Review of Looking for True

Looking for TrueLooking for True
by Tricia Springstubb
Intermediate    Ferguson/Holiday    288 pp.    g
11/22    978-0-8234-5099-2    $18.99
e-book ed.  978-0-8234-5401-3    $11.99

This is a neatly constructed story of two parallel characters. Gladys is a small, bright, intense eleven-year-old with a sensitive nature and quirky clothing sense. Her mom runs an in-home daycare. Jude, also eleven, is big for his age, the son of a single mother and the frequent caregiver for his little brother. Their stories are told in alternating chapters (in different typefaces) and come together when each encounters True, a neglected dog in the neighborhood. True’s rescue forms the core of the action. Springstubb (The Most Perfect Thing in the Universe, rev. 9/21) does a masterly job of creating two distinct voices and sustaining our interest in the two main characters equally. A supporting cast of flawed adults and hilarious preschoolers rounds out the picture. The setting—a town formerly prosperous but now on the skids, where folks are just scraping by, with subtle reference to the opioid crisis and the collapse of the manufacturing economy—is one that is underrepresented in contemporary middle-grade fiction, and it mitigates against the potential soppiness of a dog-rescue story. The writing is fresh, sharp, and authentic: “This could be trouble, said his brain. Open the door , said whatever the opposite of a brain was.” It’s Because of Winn-Dixie (rev. 7/00) for a new generation.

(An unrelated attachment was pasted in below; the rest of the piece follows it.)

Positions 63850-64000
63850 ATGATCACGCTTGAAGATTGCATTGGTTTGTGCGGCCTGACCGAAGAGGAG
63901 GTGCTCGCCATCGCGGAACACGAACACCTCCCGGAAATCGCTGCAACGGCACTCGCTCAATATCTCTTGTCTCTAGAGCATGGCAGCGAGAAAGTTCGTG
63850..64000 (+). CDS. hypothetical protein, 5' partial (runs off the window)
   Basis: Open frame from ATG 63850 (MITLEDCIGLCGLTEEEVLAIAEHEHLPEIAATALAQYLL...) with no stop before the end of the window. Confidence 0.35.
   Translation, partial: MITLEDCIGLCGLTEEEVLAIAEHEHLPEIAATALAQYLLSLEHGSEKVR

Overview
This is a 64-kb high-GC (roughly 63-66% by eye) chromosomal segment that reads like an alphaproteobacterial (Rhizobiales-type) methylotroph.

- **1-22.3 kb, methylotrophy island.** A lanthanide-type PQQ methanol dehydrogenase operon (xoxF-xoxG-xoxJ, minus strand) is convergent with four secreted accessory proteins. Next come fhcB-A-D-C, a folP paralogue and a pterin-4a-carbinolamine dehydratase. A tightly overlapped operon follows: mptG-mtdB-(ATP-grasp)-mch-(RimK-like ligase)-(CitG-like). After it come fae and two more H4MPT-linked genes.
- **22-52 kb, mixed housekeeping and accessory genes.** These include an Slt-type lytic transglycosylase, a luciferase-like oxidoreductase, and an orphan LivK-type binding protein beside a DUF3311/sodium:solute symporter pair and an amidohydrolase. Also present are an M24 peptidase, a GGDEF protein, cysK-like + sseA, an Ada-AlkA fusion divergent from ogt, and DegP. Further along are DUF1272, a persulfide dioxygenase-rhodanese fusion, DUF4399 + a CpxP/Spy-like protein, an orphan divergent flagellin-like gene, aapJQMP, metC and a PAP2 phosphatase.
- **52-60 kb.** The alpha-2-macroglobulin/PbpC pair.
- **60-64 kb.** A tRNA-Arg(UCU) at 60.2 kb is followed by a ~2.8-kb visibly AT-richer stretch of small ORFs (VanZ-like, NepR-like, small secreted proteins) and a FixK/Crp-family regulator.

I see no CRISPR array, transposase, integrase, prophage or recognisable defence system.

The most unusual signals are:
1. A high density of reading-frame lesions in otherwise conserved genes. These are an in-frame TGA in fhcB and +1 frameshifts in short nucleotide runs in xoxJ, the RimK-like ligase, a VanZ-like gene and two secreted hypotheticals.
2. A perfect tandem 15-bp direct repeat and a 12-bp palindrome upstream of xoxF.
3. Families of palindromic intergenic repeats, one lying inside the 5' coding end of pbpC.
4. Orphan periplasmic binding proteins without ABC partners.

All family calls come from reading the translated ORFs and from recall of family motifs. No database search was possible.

From the November/December 2022 issue of The Horn Book Magazine.

Sarah Ellis
Sarah Ellis is a Vancouver-based writer and critic, recently retired from the faculty of The Vermont College of Fine Arts.

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